State Senator and Democratic gubernatorial candidate Jennifer McClellan responded to comments from her colleague in the Senate and Republican gubernatorial candidate Amanda Chase on Monday. In a video first posted on Blue Virginia, Chase refers to McClellan’s role as vice-chair of the Virginia Legislative Black Caucus (VLBC) as a form of racism.
“But I said Jennifer McClellan, who is a Democrat senator who is also running for governor when she announced she was running for governor, she is the vice-chairman…woman for the Legislative Black Caucus,” Chase says in the video. “Do you know what I said after she announced? What every single Democrat would have said about me if I had been the vice-chairman of the White Republican Caucus. I said she will not represent everyone. And I will not be a member of a caucus or a committee that discriminates against people based on the color of their skin. And yet she does. And that’s wrong and I called her out and they wanted me to apologize. I said, no, I will not apologize. She should stop being a racist.”
The stated mission of the VLBC is a commitment to improving the economic, educational, political, and social conditions of African Americans, as well as historically underrepresented groups in Virginia.
“It’s disappointing that Sen. Chase has focused her entire campaign around attacking me and the work of the Virginia Legislative Black Caucus,” McClellan said in a statement Monday. “It’s time for every Republican candidate running for governor to call out Sen. Chase’s comments for what they are: racist attacks that Virginians will not tolerate.”
This is not the first time that Chase has attacked McClellan over her membership in the VLBC. “I support equal rights, not special rights. You know, Sen. McClellan, she is the vice-chairman of the Legislative Black Caucus. … And I said she will not be a governor that supports everyone,” Chase said last month.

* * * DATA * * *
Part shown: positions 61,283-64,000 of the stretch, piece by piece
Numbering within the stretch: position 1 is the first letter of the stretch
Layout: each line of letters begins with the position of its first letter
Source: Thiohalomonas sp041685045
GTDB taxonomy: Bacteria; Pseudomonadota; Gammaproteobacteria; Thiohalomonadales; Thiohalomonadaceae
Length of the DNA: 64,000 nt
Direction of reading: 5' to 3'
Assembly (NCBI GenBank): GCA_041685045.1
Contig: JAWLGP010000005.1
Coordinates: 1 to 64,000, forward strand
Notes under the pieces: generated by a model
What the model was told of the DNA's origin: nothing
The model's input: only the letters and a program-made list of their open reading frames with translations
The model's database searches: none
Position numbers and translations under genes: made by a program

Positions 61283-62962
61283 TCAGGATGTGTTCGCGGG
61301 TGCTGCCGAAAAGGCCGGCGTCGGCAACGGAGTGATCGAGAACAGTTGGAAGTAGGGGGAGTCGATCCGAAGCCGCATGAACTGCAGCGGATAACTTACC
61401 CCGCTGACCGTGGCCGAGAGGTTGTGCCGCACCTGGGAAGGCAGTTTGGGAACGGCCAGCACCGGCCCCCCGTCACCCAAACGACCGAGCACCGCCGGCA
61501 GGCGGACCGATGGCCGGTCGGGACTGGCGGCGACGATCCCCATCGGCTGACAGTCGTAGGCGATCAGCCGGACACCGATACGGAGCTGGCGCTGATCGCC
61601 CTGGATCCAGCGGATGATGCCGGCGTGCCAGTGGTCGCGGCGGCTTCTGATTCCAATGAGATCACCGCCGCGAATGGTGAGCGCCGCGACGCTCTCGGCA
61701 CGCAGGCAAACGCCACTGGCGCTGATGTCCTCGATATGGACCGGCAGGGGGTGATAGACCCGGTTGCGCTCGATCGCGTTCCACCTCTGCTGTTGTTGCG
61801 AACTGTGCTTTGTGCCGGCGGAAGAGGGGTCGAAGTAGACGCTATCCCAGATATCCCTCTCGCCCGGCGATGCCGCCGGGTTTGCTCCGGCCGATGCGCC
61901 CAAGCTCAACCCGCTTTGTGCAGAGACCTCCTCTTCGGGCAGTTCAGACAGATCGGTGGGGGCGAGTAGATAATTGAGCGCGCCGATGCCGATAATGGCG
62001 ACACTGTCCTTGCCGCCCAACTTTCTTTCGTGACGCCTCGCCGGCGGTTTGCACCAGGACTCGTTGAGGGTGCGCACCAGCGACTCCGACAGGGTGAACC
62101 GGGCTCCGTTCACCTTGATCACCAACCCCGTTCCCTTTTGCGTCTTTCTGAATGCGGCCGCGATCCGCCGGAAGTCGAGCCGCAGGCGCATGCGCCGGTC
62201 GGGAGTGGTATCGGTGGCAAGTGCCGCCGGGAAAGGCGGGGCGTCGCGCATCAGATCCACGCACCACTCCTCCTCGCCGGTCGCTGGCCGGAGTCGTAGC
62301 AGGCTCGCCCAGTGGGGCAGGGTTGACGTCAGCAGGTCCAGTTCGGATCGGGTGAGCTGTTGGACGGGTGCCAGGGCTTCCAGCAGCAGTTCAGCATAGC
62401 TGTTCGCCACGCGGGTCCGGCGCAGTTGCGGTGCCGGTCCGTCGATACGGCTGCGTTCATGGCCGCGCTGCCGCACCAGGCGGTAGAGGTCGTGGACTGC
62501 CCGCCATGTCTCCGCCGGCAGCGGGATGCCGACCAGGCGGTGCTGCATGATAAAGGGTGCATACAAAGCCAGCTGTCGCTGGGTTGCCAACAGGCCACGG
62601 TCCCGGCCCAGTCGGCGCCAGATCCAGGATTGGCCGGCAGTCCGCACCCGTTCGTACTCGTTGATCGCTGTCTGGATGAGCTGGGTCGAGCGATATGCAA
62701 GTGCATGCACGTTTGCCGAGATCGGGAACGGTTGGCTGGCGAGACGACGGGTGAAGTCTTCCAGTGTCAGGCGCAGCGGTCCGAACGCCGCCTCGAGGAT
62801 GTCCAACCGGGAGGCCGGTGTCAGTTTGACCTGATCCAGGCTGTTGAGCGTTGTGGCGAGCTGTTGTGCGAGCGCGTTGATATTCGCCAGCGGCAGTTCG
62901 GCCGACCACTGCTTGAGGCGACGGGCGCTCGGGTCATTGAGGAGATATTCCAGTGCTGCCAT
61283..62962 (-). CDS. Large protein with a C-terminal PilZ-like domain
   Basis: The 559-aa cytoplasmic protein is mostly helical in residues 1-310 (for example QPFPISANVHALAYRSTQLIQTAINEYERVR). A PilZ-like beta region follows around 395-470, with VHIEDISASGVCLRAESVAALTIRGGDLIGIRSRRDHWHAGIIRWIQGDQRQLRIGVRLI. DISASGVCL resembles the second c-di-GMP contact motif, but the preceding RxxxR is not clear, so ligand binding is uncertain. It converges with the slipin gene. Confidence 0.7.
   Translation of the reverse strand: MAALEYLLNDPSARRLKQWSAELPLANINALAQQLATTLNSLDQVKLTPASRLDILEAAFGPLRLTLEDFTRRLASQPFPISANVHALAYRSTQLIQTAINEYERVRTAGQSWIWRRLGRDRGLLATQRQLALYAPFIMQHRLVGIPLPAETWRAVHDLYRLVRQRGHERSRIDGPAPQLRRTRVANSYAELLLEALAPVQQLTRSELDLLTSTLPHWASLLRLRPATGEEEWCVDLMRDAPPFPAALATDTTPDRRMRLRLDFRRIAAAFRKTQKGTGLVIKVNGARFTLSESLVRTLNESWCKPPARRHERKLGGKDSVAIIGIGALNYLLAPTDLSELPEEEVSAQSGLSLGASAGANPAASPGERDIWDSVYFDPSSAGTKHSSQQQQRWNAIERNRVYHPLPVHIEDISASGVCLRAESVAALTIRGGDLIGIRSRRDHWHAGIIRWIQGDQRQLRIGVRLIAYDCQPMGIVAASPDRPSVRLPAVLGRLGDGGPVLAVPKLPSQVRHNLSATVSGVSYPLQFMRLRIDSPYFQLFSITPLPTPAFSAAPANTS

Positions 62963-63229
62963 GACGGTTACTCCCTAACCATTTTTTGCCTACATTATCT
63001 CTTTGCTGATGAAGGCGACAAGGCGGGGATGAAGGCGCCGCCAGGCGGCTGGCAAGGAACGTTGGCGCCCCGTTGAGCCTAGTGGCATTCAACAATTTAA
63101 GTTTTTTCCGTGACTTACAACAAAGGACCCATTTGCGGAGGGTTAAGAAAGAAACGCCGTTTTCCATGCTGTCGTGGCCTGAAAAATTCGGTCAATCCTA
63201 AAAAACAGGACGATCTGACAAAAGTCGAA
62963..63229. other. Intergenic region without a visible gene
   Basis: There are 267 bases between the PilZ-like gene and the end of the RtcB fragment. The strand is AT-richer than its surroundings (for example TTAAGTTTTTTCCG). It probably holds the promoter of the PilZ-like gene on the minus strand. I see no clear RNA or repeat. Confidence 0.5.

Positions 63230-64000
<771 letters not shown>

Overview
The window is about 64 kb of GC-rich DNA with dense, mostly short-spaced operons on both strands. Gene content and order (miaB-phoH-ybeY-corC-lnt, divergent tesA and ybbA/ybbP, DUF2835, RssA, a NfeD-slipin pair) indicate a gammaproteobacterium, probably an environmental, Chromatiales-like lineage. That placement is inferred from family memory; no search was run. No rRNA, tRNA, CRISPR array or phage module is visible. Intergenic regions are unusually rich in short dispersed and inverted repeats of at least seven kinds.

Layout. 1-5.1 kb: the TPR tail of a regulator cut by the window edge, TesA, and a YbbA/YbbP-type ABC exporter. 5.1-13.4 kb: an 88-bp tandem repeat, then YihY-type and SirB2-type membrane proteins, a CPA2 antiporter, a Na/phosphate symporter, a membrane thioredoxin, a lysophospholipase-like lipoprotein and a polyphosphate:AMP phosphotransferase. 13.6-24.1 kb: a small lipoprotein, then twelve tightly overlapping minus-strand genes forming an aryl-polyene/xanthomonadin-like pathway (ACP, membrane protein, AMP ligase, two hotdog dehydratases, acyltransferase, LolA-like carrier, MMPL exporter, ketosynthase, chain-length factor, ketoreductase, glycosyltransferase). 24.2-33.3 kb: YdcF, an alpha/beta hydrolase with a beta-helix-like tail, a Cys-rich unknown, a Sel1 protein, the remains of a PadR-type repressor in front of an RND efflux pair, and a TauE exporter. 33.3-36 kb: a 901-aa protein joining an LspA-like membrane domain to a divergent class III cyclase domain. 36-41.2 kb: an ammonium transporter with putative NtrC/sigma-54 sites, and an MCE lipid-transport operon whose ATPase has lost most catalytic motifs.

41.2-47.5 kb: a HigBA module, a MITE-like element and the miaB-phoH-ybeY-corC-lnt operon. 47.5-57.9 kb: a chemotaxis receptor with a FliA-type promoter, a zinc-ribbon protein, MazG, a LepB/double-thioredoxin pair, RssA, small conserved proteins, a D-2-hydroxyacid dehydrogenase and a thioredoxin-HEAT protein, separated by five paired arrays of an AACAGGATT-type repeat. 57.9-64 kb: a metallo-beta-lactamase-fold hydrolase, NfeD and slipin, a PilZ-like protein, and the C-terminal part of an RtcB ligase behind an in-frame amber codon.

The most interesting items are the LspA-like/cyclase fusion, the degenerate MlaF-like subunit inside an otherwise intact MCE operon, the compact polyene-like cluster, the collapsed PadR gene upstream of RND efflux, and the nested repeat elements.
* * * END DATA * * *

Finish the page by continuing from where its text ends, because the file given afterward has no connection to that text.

Del. Kirk Cox, another Republican gubernatorial hopeful responded to the statements from Chase in March. “I disagree with those comments. They’re wrong,” Cox said in a statement to Virginia Scope last month. “I’ve worked with the Legislative Black Caucus and understand what they believe in and why they want a voice. Virginia Republicans need to nominate a candidate that will add members to our ranks, not encourage division. We can elect a conservative as our next governor, but we will need to reach every Virginian in order to do so.”
McClellan says that she won’t let comments like these stop her from continuing her work moving forward.
“My campaign for governor is about uplifting all Virginians from every corner of our Commonwealth. That’s exactly what I’ve done in the legislature for 15 years, and as the vice chair of the Virginia Legislative Black Caucus,” McClellan said Monday. “We’ve led on generational change to expand access to health care for hundreds of thousands of Virginians, reform the justice system, expand access to voting, and create jobs in every community. The bigotry of some elected officials will never hold me back from serving the people of Virginia.”
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